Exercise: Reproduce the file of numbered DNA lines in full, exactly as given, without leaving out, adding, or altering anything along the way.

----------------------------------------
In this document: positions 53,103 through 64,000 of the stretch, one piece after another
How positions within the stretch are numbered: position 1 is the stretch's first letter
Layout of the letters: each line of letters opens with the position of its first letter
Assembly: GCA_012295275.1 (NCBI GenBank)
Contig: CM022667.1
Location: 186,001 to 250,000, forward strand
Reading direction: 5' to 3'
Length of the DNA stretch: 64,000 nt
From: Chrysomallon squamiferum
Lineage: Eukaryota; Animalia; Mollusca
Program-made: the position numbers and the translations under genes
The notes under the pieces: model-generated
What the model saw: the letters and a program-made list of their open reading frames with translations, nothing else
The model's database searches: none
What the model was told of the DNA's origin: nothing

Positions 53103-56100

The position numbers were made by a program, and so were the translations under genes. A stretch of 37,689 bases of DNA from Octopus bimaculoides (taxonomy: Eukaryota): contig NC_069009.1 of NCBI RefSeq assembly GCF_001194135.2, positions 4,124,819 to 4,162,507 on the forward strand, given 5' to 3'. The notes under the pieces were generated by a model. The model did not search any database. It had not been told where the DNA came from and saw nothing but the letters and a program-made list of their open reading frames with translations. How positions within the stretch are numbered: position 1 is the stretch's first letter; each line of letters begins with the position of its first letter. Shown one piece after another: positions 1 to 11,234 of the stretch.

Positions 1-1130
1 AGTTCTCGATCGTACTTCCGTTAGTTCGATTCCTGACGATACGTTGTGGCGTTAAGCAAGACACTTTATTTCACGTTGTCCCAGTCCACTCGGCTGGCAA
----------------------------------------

In this document: positions 53,103 through 64,000 of the stretch, one piece after another
How positions within the stretch are numbered: position 1 is the stretch's first letter
Layout of the letters: each line of letters opens with the position of its first letter
Assembly: GCA_012295275.1 (NCBI GenBank)
Contig: CM022667.1
Location: 186,001 to 250,000, forward strand
Reading direction: 5' to 3'
Length of the DNA stretch: 64,000 nt
From: Chrysomallon squamiferum
Lineage: Eukaryota; Animalia; Mollusca
Program-made: the position numbers and the translations under genes
The notes under the pieces: model-generated
What the model saw: the letters and a program-made list of their open reading frames with translations, nothing else
The model's database searches: none
What the model was told of the DNA's origin: nothing

Positions 53103-56100

The position numbers were made by a program, and so were the translations under genes. A stretch of 37,689 bases of DNA from Octopus bimaculoides (taxonomy: Eukaryota): contig NC_069009.1 of NCBI RefSeq assembly GCF_001194135.2, positions 4,124,819 to 4,162,507 on the forward strand, given 5' to 3'. The notes under the pieces were generated by a model. The model did not search any database. It had not been told where the DNA came from and saw nothing but the letters and a program-made list of their open reading frames with translations. How positions within the stretch are numbered: position 1 is the stretch's first letter; each line of letters begins with the position of its first letter. Shown one piece after another: positions 1 to 11,234 of the stretch.

Positions 1-1130
1 AGTTCTCGATCGTACTTCCGTTAGTTCGATTCCTGACGATACGTTGTGGCGTTAAGCAAGACACTTTATTTCACGTTGTCCCAGTCCACTCGGCTGGCAA